She’s One of India’s Most Famous Bharata Natyam Dancers — and She’s French!

While doing her Master’s at Sorbonne University in Paris, Annick happened to see French filmmaker Louis Malle’s acclaimed documentary film Phantom India, and was bedazzled by a Bharata Natyam dance sequence in it. Already accomplished in contemporary dance and flamenco, there was something about Bharata Natyam that attracted Annick instantly.

“It was as if I had found what Antonin Artaud would have called ‘a total form of art’ – it wasn’t just dance, it also had acting, sculpture, music, poetry, mime… everything that I loved,” recalls the acclaimed dancer who now lives in Delhi. “It was a revelation.”

Immediately after seeing the film, the young Annick came across a poster advertising Bharata Natyam classes in Paris and signed up. She also began doing her PhD in the classical dance form. Driven to discover more about the subject, she applied for a scholarship to learn the ancient dance art in India, and landed up on the shores of Chennai on the day of Maha Shivaratri.

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During a performance at Ajanta-Ellora caves

Over the next few years, she studied Bharata Natyam abhinaya and Carnatic music under the greats: from Kancheepuram Ellapa Mudaliar, to Padma Bhushan Kalanidhi Narayanan, and Padma Vibushan Dr Balamuralikrishna.

And the young French girl became Devayani.

Passionate and ethereally beautiful, Devayani was spotted by film director Singeetam Srinivasa Rao, who cast her in the lead role of his Telugu film America Ammayi, which went on to become a blockbuster. “But I wanted to devote myself to my art,” Devayani shakes her head in reminiscence. So she did not take up any more offers in movies, and instead immersed herself in dance.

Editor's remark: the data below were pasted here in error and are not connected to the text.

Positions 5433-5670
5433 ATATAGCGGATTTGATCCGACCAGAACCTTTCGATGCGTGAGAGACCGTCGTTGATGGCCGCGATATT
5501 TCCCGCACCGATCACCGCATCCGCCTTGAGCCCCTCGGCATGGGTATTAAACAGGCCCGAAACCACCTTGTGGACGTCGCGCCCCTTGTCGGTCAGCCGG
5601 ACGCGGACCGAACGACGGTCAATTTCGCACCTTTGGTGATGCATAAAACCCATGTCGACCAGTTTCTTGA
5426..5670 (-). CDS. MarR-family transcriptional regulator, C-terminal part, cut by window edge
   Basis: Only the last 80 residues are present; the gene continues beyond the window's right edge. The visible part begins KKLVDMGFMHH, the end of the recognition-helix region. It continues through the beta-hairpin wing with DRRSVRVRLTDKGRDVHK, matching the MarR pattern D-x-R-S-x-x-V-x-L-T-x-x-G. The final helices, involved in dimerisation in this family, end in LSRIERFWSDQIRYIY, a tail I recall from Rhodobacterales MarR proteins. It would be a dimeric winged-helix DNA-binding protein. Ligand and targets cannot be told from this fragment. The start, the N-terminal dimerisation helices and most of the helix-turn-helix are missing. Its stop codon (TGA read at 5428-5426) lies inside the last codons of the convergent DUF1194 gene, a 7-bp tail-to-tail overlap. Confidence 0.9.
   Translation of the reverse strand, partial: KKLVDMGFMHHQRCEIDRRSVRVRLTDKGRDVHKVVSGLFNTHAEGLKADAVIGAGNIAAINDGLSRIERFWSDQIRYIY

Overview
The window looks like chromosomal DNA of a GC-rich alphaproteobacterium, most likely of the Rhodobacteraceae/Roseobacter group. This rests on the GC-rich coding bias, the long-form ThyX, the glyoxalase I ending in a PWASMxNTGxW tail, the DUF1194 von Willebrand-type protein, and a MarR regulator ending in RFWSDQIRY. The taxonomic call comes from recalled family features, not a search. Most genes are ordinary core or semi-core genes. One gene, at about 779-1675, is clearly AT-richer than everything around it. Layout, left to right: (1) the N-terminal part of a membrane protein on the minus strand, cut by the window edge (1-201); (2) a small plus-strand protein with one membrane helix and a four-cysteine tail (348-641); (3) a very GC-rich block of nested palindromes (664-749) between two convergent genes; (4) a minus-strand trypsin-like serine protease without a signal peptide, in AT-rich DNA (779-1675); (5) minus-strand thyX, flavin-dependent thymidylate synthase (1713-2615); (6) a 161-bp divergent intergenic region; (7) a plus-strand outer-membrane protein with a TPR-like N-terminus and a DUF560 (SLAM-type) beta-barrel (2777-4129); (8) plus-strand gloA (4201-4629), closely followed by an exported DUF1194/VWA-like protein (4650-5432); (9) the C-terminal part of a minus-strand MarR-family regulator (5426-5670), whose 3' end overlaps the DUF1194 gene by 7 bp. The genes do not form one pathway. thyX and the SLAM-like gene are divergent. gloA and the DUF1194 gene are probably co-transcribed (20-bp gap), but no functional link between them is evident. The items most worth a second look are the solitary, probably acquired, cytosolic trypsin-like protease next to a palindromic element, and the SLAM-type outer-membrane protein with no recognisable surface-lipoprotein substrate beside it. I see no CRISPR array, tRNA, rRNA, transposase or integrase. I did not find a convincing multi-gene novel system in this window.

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Receiving the Padma Shri award from the then President of India Pratibha Patel in April 2009

“The life of a solo artiste is challenging,” says Devayani, her French accent intact even after decades of living in India. “Rigorous training is involved. It was very tough for me especially in the Indian summer but I adapted.” Completely taken in by the country and its ancient culture, Devayani began travelling across India for dance performances, and covered almost every state. She was frequently featured on television, and won a spate of awards.

Bharata Natyam also took her worldwide, from Europe to the Far East. She gave numerous performances at The Edinburgh International Festival over 10 years, competing with 500 other top-class performances from around the world.

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A 20 ft poster featuring Devayani striking a pose at Mahabalipuram was displayed at Times Square, New York, as part of the Incredible India ‘Real People’ campaign

The highlight for her is her performances at the Algarve International Music Festival in Portugal, for which she was given the top billing along with legendary opera singer Luciano Pavarotti and the star of the Kirov Opera, Olga Borodina. “One of my dreams – to place Bharata Natyam next to the best of Western Classical music and dance in a world-class festival – had been realised,” she says.

In 2009, Devayani became the first French classical dancer and foreign artiste to receive the Padma Shri award. She was also selected by the Ministry of Tourism for their ‘Incredible India’ campaign and has represented India at several other prestigious platforms worldwide.

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Devayani in June 2018 in Shimla

A member of the International Dance Council (UNESCO, Paris), Devayani now teaches Indians and expats the beautiful dance she loves. She was awarded the Pandit Jasraj Award for Cross Cultural Understanding in 2017.

“If you have a dream, follow it,” she advises. “Make it a passion, let it consume you.” For this ambitious, brilliant and gifted woman, her life itself is her message.

First published in the August 2018 issue of eShe magazine